In this article we will discuss about the vectors of gene transfer.
The common features of vectors used for transformation of eukaryotic cells include:
(i) Multiple cloning sites (unique restriction site),
(ii) Bacterial origin of replication, and
(iii) Selectable marker gene which will allow to select the proper transformed cell.
Ti and Ri Plasmid:
The potential use of the Agrobacterium Ti plasmid (A. tumefaciens) and Ri plasmid (A. rhizogenes) as vectors arises from the ability of the bacterium to somehow transfer and stably integrate a piece of the plasmid DNA into the plant nuclear genome. The transferred DNA is known as T-DNA and carries several genes which are expressed within the plants and becomes integrated into the plant chromosomal DNA.
This integration seems to depend on the presence of two repeated sequences located at either end of T-DNA. Other genes on the Ti plasmid include those for attachment of the bacterium to plant cell walls for transfer of T-DNA into the plant cell and for the uptake and catabolism of the appropriate opine.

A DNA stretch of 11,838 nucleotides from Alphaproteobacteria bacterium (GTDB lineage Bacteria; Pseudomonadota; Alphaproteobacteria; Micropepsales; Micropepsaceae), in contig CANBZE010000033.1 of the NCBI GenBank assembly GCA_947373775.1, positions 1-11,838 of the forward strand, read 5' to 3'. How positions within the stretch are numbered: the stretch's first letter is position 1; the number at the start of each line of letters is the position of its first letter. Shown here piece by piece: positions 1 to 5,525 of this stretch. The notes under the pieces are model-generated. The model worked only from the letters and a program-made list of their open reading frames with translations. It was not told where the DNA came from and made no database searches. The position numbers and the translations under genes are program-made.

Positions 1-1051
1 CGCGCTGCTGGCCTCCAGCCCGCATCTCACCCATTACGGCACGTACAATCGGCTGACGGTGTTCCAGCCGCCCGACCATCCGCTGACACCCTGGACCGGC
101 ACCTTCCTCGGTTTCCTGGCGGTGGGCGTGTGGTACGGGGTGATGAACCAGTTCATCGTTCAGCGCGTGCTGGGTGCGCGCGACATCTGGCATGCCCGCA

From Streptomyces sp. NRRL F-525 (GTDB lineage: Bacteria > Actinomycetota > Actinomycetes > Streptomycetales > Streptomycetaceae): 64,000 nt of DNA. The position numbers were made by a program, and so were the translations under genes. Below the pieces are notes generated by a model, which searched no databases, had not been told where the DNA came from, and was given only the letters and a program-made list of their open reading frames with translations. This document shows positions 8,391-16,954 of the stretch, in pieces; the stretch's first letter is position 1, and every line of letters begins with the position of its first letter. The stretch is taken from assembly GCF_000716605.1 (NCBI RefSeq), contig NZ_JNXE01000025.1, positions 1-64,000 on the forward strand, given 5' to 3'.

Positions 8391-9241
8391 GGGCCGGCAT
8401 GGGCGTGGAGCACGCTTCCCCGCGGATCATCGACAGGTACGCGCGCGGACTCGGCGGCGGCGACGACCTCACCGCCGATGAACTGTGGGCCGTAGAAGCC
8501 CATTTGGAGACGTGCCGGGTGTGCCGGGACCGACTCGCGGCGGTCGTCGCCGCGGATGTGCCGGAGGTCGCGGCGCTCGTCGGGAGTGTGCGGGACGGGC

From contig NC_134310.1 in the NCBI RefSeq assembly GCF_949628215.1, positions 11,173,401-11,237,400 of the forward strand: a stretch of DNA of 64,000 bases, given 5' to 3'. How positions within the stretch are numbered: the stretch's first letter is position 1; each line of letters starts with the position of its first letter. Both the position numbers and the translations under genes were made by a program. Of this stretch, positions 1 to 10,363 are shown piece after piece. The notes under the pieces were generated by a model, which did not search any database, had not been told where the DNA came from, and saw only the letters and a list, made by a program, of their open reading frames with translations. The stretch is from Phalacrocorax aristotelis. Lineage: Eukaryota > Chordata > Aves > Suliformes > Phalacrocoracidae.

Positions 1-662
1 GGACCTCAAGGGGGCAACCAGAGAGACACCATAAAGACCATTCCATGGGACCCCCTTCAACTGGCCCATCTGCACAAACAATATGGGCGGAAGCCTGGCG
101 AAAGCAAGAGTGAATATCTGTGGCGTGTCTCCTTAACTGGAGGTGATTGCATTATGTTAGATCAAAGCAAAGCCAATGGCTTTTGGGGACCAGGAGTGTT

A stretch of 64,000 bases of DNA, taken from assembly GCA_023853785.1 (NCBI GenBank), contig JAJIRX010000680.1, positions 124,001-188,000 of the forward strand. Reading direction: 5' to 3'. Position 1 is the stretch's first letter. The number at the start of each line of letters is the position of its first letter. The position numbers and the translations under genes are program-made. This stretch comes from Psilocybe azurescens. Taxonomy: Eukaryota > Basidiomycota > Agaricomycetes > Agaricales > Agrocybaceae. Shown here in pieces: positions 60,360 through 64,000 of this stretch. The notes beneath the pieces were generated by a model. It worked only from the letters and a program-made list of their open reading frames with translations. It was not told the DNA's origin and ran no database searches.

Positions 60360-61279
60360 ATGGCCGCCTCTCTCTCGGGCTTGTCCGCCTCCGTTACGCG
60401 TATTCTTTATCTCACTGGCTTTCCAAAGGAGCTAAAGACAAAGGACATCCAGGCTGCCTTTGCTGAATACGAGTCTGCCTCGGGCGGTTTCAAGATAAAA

The non-integrating region of the Ti plasmid which is essential for transfer and integration of the T-DNA is the vir region, which is located near to the T-DNA.
Structure of Ti plasmid:
Most Ti- plasmids have four regions in common (Fig-24.1):
Region A (T-DNA):
Responsible for tumour induction; comprising of T- DNA, flanked by 25 bp repeat sequence (left and right borders).
T-DNA consists of:
(i) One region of three genes, representing ‘shooty locus’ and ‘rooty locus’, responsible for auxin and cytokinin synthesis.
(ii) Os region, responsible for synthesis of opines (octopine and nopaline).
Region B (ori): Responsible for origin of replication.
Region C (con): Responsible for conjugation.
Region D (vir): Responsible for virulence, also called vir region, comprising of six operons (A, B, C, D, E and G).
Plant Viruses as Vector:
There are two groups of plant viruses which contain DNA—the cauliflower mosaic viruses which have double stranded DNA and the Gemini viruses which have single stranded DNA. The Cauliflower Mosaic Virus (CaMV) is often cited as the most likely potential vector for introducing foreign genes into plants.
CaMV has one useful feature is that the naked DNA being infective, is able to enter plant cells; inside the cells, the DNA is replicated and encapsidated within virus particles, which then invade the rest of the plant. As the CaMV DNA does not become integrated into the chromosomal DNA, so it is uncertain that it goes to all cells.